Last month saw a historic fleet assembled in Bermuda’s Great Sound, with seven J Class yachts going head-to-head in the first America’s Cup J Class Regatta.
The two-day event saw five dramatic races with three different crews tasting victory. Watch the video below to relive some of the finest moments:
The newest member of the J Class fleet is also the largest — 43.6 metre Svea was launched by Dutch yard Vitters earlier this year and captain Paul Kelly explained how she came about:
“Svea was designed 80 years ago but never built. We’ve been very lucky that we’ve been able to look at the other Js, see what they’ve done and see what we like on deck, what we don’t like on deck and we’ve incorporated that into the build of Svea. We’ve got this fantastic boat with this beautiful race layout, she’s race friendly and she’s a great boat to sail.”
The arrival of the Js in Bermuda marked the first time in 80 years that these boats have attended the America’s Cup and the significance of the occasion was not lost on Ken Read, skipper of Hanuman.
“It’s an honour to be part of seven J Class boats on the same starting line,” he said. “I think every person sailing on all these boats realises how special it really is. We’re lucky people. No matter how stressful our day may have appeared at the outset, it was an unbelievably cool day.”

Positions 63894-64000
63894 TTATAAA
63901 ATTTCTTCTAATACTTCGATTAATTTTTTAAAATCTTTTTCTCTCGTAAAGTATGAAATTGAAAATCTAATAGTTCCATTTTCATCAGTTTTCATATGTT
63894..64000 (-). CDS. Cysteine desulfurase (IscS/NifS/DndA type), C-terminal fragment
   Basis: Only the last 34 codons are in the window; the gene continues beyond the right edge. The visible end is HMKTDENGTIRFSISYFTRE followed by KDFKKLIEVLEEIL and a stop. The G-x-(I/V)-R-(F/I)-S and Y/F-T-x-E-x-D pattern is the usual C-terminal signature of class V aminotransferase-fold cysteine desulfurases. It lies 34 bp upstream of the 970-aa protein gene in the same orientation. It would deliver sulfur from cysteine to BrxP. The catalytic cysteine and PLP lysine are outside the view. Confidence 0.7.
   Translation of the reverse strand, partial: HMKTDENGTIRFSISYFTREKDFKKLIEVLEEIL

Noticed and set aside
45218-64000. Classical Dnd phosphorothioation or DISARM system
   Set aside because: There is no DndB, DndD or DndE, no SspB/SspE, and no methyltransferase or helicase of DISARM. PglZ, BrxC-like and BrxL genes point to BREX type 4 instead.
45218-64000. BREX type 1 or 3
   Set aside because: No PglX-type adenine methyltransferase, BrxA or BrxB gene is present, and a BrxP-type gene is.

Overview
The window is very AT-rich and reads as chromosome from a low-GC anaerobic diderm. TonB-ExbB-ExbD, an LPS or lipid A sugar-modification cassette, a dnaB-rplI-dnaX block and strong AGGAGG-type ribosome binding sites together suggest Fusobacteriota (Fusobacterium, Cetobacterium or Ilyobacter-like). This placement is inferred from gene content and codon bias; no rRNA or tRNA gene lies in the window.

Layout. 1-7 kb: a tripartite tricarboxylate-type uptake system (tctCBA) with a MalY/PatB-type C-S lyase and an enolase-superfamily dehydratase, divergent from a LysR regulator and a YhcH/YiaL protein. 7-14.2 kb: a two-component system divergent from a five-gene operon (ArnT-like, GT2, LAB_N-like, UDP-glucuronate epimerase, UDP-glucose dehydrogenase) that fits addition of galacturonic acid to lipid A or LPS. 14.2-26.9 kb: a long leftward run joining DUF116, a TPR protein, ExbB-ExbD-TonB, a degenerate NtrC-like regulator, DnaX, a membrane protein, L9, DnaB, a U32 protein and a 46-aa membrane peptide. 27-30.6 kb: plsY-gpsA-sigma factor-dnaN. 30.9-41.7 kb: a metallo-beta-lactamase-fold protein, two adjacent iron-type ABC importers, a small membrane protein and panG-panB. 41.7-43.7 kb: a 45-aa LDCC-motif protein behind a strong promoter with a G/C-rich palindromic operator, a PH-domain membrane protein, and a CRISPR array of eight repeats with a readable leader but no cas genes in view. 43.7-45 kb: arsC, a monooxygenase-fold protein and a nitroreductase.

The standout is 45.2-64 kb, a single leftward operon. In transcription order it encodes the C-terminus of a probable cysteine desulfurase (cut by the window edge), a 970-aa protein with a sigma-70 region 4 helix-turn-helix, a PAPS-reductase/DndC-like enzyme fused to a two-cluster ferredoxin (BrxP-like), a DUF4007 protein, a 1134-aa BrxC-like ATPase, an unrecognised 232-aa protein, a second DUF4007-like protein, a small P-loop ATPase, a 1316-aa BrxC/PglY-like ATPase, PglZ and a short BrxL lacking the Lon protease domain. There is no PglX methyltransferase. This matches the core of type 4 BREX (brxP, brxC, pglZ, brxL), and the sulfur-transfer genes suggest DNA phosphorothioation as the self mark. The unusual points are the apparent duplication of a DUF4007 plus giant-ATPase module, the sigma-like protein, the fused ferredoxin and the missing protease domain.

However, it was not all smooth sailing, particularly for Svea, who had to retire after a disastrous second race. Charlie Ogletree, tactician of Svea, revealed: “We were sailing along and heard a massive bang. There are a lot of ramifications when something that big and that loaded breaks. It was terrifying, because you’re not sure what happened, but the quick reaction of everyone to know what to do saved the rig.”
With Svea out, the fleet was trimmed to six and heading into the final race it was still all to play for, with four Js all still in contention for the overall victory. Lionheart sealed victory with a second place finish in race five despite getting off to an awful start.
Bouwe Bekking, tactician of Lionheart, admitted: “We had a shocker on the start and we were sixth on the water, but we just kept clawing back and getting closer and closer. It was fantastically sailed by the whole team and having an owner/driver makes it all the more special. It’s a well-deserved win, I think, especially for the permanent crew because they worked so hard over the winter to make it actually happen.”
Looking ahead and the J Class fleet is set to reconvene next month for the J Class World Championship, which takes place in Newport from August 21-26.